I was ten years old when my family moved into their current home. At the time, I did not have quite the same aversion to change. I was excited to embrace something new and even more excited at the prospect of a real back yard, complete with a half dozen fruit trees and a grape vine.
I vividly remember the first time I plucked a cluster of grapes off that vine and was shocked to find that not only were their skins very tough, but they had a flavor that I had never tasted outside a bottle of grape juice. It was robust and sugary, nothing like the red and green grapes I had known before.
I was hooked. Red grapes were okay, but Concords were just…different.
My infatuation for the Concord grape has continued unfaded over the past decade. However, the little vine has since died and my sister and I no longer spend our summers squeezing the grapes out of their skins and into our inviting mouths.
Concord grapes can be difficult to find and it is a rare thing that I get to enjoy them. So, you can imagine my delight when I discovered a new variety of grapes at my favorite grocery store. Thomcord grapes. It is a hybrid variety of grape, a cross between a Thomson and a Concord grape. They have all the appeal of the Concords of my childhood, but without the tough skins and pesky seeds.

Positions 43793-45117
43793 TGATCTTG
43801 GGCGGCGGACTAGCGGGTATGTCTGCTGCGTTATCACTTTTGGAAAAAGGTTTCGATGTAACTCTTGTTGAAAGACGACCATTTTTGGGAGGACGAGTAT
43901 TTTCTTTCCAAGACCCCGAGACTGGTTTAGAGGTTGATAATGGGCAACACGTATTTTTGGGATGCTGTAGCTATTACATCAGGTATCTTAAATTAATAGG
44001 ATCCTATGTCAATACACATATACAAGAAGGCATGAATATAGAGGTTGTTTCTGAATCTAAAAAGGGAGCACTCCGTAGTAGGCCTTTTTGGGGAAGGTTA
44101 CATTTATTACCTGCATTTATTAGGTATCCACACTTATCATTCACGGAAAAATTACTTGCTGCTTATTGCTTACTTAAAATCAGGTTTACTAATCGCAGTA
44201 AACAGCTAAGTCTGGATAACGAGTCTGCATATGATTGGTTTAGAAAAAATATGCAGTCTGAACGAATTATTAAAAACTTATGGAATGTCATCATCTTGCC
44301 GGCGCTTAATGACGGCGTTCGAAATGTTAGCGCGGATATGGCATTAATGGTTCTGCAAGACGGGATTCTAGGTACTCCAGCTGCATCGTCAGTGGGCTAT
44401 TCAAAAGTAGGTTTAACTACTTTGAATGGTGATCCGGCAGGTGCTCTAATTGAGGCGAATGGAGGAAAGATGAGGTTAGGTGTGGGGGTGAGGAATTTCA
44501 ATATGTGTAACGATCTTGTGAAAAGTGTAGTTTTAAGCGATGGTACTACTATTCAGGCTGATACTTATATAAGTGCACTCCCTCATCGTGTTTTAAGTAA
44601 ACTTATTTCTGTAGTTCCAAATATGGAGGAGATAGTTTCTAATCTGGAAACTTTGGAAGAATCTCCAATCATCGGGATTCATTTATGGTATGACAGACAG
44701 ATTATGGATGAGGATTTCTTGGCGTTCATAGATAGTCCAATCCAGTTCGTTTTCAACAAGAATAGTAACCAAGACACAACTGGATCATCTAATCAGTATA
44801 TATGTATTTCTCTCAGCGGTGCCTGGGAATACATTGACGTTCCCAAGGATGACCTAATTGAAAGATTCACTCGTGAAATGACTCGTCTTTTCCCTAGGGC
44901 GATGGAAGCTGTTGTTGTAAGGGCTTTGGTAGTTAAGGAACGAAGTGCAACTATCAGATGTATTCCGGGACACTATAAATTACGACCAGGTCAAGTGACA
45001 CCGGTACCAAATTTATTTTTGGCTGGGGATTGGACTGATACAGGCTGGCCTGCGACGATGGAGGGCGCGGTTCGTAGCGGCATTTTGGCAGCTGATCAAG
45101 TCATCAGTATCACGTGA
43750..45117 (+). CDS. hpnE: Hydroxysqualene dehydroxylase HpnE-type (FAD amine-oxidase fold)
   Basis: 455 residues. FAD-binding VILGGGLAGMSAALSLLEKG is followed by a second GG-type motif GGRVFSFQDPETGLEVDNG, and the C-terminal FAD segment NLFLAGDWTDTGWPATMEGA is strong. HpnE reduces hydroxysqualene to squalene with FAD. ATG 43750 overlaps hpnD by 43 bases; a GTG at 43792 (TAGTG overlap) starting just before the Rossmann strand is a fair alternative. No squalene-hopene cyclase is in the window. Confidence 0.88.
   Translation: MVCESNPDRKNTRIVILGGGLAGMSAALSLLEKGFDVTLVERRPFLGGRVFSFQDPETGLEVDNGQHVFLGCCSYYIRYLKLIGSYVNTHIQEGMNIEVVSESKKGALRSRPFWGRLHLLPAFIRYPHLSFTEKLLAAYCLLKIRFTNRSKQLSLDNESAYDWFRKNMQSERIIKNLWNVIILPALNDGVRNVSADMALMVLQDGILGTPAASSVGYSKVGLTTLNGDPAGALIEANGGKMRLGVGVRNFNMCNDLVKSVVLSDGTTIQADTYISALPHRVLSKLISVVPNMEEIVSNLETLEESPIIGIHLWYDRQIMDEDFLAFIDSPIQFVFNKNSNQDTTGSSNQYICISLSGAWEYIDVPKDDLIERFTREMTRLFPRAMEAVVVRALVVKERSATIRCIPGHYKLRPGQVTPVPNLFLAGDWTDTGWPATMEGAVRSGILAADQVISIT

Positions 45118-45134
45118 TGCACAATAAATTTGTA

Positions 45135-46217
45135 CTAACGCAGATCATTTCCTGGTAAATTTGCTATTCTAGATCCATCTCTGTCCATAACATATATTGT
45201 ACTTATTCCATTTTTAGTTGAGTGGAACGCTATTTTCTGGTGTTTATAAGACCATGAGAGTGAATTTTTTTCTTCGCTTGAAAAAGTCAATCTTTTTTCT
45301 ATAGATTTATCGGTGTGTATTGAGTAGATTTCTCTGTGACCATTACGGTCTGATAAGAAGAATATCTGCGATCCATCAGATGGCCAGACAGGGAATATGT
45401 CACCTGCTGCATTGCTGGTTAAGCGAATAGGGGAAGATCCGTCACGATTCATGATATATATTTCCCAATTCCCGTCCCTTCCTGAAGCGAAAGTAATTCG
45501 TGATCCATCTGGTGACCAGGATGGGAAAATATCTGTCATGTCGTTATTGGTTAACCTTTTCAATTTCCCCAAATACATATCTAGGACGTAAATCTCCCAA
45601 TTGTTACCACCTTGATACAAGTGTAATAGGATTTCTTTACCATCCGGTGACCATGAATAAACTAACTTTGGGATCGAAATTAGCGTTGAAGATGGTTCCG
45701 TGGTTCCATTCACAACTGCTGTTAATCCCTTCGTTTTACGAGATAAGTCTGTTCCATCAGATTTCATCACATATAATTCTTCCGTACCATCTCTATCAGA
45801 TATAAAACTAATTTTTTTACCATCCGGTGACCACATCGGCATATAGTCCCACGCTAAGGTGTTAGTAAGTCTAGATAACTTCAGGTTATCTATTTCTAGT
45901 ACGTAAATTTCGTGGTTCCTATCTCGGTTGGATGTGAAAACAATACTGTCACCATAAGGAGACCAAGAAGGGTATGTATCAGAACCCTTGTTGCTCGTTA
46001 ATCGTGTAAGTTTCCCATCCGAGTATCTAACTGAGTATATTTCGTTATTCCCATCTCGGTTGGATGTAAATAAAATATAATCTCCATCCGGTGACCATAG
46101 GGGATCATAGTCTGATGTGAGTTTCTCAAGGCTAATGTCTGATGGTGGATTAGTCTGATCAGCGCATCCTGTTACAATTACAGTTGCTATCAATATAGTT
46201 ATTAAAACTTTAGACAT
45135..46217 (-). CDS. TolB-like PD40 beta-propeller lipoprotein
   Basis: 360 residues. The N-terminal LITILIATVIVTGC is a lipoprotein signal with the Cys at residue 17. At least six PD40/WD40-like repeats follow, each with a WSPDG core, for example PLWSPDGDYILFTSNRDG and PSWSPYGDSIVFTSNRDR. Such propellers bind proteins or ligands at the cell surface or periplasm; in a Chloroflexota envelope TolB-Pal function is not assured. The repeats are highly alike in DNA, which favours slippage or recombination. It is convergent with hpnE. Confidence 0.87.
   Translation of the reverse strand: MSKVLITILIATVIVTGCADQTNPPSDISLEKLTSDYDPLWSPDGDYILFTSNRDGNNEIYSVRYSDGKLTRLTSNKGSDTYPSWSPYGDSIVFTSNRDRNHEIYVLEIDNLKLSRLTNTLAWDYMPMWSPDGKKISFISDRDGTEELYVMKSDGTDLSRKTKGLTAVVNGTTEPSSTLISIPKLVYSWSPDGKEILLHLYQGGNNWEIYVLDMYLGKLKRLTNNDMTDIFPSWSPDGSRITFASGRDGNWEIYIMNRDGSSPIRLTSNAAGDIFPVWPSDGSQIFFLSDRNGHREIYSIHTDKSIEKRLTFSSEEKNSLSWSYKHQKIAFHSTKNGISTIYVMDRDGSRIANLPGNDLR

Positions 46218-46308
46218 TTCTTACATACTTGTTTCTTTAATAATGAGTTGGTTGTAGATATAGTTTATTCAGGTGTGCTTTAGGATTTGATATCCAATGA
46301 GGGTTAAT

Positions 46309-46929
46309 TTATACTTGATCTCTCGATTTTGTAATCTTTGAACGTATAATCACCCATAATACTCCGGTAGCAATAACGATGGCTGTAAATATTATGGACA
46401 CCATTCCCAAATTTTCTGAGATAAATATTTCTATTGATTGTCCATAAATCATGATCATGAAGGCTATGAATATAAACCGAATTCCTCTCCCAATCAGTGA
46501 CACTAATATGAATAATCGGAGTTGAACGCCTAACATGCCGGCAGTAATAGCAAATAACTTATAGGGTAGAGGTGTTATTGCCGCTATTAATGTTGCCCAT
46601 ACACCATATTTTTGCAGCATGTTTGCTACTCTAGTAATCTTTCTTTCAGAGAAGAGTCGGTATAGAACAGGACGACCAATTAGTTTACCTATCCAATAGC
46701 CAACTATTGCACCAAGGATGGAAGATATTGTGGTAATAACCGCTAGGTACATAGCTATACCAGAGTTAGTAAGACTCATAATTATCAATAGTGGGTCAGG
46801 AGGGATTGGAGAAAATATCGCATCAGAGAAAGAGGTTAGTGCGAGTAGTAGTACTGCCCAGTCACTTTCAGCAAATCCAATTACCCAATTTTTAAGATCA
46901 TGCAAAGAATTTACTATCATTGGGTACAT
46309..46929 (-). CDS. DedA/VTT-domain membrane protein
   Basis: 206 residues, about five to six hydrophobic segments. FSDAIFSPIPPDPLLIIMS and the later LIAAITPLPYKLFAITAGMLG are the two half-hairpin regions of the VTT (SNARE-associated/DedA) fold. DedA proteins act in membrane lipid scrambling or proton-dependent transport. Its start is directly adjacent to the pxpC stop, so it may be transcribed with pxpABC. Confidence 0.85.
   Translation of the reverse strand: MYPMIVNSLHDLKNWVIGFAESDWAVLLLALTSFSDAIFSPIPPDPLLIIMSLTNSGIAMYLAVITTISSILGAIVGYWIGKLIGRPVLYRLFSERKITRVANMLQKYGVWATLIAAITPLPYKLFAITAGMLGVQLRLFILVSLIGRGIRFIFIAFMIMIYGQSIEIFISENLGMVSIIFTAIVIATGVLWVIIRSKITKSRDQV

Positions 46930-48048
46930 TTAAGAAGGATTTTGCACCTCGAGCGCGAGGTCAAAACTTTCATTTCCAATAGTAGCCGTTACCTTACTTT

I brought them home with high hopes and shoved a handful into my mouth while I gathered a myriad of spices. I knew the destiny of these lovely round fruits. There was only one option that could compete with good ol’ out-of-hand eating -- CIDER.
I really love cider. Like, a lot. Hot cider for crisp, chilly evenings. Cold cider for afternoon picnics. Frozen cider slushies for, well, anytime. Anytime that you do not object to a brain freeze.
Here was my thought - why is the apple getting all the attention from the cider world. Other fruits can be made into cider. Other fruits should be made into cider.
Right? Oh good, I am glad you concur.
So I gathered what was left of my bag of grapes and threw them into the blender. Have a fine strainer standing by for duty. In goes the juice and out goes the skins. We don’t want grape skins in our cider (unless that would make it skinny cider.) Hmm…? Nah, who orders skinny drinks anyways. Not me. I’m more of a whole fat, extra sugar, and of course I want the whipped cream, kind of lady.
I digress. Just do yourself a favor and take out the skins.
After you have extracted the juice from your grapes, pour the juice into a saucepan and simmer with a handful of spices. Strain it once more and serve!
I preferred this cider hot rather than cold but the decision is, of course, yours.
It takes me back to snack time at the grapevine and satisfies my most pressing cider cravings.
Happy first day of Autumn!
Spiced Grape Cider
- 3 cups Concord or Thomcord grapes
- 1/2 cup filtered water
- 1 cinnamon stick
- 8 whole cloves
- 8 whole allspice berries
- 1 tablespoon brown sugar
Place grapes and water in blender and pulse until the grapes have fully broken down. Strain the juice through a fine mesh strainer to remove the skins.
Pour grape juice into a small saucepan and add spices and brown sugar. Place over medium high heat and bring to a simmer. Simmer steadily for 5-7 minutes and then remove from heat and allow to sit for 5 minutes before straining to remove spices. Serve immediately or chill and enjoy later on. Enjoy!